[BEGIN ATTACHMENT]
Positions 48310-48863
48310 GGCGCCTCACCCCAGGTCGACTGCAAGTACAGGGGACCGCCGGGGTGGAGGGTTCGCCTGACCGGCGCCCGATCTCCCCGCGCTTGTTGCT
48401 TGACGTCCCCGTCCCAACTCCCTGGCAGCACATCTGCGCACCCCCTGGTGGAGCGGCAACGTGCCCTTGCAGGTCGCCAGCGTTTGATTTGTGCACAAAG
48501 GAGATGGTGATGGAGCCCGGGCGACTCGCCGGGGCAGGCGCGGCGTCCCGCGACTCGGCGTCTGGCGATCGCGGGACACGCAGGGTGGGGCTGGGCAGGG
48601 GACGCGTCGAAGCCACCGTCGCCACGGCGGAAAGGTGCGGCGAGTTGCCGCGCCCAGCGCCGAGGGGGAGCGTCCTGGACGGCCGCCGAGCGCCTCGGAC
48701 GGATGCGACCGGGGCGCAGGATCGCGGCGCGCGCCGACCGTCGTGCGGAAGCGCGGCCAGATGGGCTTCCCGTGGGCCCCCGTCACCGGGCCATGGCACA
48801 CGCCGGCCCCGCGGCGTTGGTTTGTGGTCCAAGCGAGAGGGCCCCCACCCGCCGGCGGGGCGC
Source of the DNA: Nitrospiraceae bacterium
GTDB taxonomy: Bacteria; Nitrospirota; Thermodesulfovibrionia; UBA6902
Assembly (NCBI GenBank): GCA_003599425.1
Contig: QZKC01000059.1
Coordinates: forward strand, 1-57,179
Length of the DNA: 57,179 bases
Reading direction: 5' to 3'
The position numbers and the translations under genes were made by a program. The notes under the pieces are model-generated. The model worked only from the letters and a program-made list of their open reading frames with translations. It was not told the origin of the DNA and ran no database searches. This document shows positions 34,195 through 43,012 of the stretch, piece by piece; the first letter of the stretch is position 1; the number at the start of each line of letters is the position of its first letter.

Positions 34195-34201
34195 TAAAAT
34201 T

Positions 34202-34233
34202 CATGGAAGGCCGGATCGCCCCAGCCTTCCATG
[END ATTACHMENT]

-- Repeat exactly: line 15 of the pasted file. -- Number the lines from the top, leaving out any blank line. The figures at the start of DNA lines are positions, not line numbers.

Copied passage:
The position numbers and the translations under genes were made by a program. The notes under the pieces are model-generated. The model worked only from the letters and a program-made list of their open reading frames with translations. It was not told the origin of the DNA and ran no database searches. This document shows positions 34,195 through 43,012 of the stretch, piece by piece; the first letter of the stretch is position 1; the number at the start of each line of letters is the position of its first letter.